Since poetry is a God given gift, which has a stronger connection to the human mind than music, it is no wonder that P. J. Kiger(2018), concluded that poetry seems to be built in to the brain. “Poetry appears to be ‘built in’” says Guillaume Thierry, “it’s like a profound intuition, every human being is an unconscious poet.” The scientists had conducted an experiment in which subjects were shown a poem. This poem consisted of two completely opposing styles. The first being a Welsh style known as Cynghanedd, and the other consisting of violations to the same style. The subjects, naive to this style, were clearly able to distinguish between the sentences that followed the rules of Cynghanedd and those that did not. This was not learned through a series of tests, but rather relied on a consistent comparison, which gave evidence to the knowledge of sophisticated creativity in nature, not nurture.

Kiger(2018) emphasizes the fact that these results came from nature and not nurture is critical to understanding the importance of this finding. We understand that learning things by nurture means that we are only repeating what society and past experiences have taught us, but when we say that it is learned by nature, it means that we were born with that ability (Myers, D. G., & DeWall, C. N., 2018). This isn’t the only experiment that shows how humans are hardwired to understand poetry, as in another study done by Wassiliwizky, E., Koelsch, S., Wagner, V., Jacobsen, T., & Menninghaus, W. (2017) shows that, when presented with a poem that is unfamiliar to the reader, there is a consistent cluster of goosebumps at the end of stanzas, and while nearing the end of the poem.

Goosebumps are a completely involuntary response, like your heartbeat, meaning that you do not control it, but it is an unconscious behavior (Myers, D. G., & DeWall, C. N., 2018). So, when these goosebumps occur, it isn’t because the subject has learned to have goosebumps at the ends of stanzas and poems, but rather, it is because their unconscious mind can understand poetry and triggers goosebumps all on its own. Wassiliwizky (2017) and other scientists performed two auditory based experiments, with one having a focus on the external reaction of chills, and the second focusing on the brain’s reaction to the auditory stimuli. The scientists concluded that there was a direct, positive correlation between the ending of sentences, stanzas, and the poem itself and the occurrence of goosebumps as well as stimulation of the occipital and frontal lobes. This proves that poetry is something ingrained into the mind for all humans to understand, not just hipsters and old guys (Wassiliwizky, E., Koelsch, S., Wagner, V., Jacobsen, T., & Menninghaus, W., 2017).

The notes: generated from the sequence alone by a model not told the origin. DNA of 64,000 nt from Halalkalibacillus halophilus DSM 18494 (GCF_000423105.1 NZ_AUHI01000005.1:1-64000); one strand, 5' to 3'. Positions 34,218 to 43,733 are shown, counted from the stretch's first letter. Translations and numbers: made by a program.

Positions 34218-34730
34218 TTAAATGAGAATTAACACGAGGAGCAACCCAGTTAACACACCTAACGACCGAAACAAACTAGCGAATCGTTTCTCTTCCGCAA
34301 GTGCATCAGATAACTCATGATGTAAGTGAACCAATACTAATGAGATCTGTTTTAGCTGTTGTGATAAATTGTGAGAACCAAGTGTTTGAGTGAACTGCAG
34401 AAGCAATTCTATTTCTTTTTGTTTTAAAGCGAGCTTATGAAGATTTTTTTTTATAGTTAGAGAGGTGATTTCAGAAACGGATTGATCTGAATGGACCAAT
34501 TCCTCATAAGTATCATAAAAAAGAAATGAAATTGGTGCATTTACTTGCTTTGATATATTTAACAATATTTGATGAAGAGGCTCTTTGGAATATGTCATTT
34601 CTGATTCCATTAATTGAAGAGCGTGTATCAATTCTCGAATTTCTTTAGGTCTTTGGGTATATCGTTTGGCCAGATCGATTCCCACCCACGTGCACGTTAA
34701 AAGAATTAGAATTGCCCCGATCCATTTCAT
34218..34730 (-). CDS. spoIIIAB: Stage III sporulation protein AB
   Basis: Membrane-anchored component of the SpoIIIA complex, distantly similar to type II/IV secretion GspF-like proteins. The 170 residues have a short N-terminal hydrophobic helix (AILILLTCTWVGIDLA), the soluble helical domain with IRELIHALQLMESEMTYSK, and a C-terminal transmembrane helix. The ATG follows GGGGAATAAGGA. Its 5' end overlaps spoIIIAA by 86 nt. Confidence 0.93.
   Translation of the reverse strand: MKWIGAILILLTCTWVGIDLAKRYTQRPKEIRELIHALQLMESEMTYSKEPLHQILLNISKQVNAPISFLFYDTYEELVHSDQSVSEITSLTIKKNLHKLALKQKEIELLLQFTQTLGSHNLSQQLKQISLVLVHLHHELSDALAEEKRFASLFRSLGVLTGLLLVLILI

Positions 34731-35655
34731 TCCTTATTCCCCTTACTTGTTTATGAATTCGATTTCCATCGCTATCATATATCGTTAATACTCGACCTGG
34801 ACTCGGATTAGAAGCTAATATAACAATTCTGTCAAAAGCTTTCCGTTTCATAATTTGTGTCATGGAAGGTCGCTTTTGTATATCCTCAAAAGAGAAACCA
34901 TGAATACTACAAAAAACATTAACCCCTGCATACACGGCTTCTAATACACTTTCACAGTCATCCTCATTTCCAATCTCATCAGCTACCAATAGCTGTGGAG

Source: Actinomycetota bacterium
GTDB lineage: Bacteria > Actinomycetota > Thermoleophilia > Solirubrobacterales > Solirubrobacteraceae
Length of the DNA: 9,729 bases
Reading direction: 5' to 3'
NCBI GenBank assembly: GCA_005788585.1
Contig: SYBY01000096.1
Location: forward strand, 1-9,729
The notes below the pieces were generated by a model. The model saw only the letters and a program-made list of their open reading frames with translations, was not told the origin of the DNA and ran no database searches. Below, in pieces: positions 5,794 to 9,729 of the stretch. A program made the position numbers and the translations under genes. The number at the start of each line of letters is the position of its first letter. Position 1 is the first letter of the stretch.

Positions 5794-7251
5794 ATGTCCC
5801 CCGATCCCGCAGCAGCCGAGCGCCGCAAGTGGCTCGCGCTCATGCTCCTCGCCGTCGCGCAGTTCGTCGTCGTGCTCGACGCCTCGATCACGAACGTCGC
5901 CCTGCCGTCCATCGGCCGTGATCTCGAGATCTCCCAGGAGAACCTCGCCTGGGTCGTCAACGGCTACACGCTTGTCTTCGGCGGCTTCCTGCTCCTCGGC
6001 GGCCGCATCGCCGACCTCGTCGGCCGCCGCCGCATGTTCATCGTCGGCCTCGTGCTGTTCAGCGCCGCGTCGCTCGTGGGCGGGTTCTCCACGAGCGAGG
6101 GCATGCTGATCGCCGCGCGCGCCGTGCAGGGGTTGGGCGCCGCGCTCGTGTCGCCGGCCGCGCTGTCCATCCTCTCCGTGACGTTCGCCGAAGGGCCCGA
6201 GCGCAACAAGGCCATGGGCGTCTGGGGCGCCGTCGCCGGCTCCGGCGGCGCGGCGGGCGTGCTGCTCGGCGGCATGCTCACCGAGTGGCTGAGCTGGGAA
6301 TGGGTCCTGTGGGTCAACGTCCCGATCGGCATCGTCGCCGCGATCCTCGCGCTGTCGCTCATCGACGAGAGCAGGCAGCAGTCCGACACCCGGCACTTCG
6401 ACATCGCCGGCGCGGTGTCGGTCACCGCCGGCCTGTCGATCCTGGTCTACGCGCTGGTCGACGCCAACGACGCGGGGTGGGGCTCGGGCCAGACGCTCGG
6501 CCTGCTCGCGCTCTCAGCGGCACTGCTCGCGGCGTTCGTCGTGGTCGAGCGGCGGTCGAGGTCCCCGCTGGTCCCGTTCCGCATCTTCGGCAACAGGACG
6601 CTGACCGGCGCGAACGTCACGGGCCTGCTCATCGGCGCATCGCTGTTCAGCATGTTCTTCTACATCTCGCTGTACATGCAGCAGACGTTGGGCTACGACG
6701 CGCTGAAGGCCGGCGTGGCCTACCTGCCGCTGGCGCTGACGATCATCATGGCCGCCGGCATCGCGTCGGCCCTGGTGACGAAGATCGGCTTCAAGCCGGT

Paul had warned us that if we do not use the gifts of spoken word for the glory of God and to love others, that we will be no better than loud and obnoxious creatures. We must use these gifts that God has given us to share His truth and love.


Mankind has worked for millions of years to preserve history and foster relationships with other humans and God, and it seems as though that the best way to accomplish that goal, is through the beautiful art of poetry. Poetry was used by common folk and rabbis to remember scripture, teachings, and stories. If it was a story from the Ancient Greeks or the Jews, it was probably first heard using poetic rhyme and meter. Those stories that were passed down orally have given us support for what is written in the Gospels, and even God Himself. The emotions that we feel, expressed through poetry and prose are so unique to man, no matter how fluffy the critter, or how cute the elephant is, those emotions understood and interpreted by man are unique to man alone.


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Cite this paper

Poetry, Psychology, and Spirituality. (2021, Jul 26). Retrieved from https://samploon.com/poetry-psychology-and-spirituality/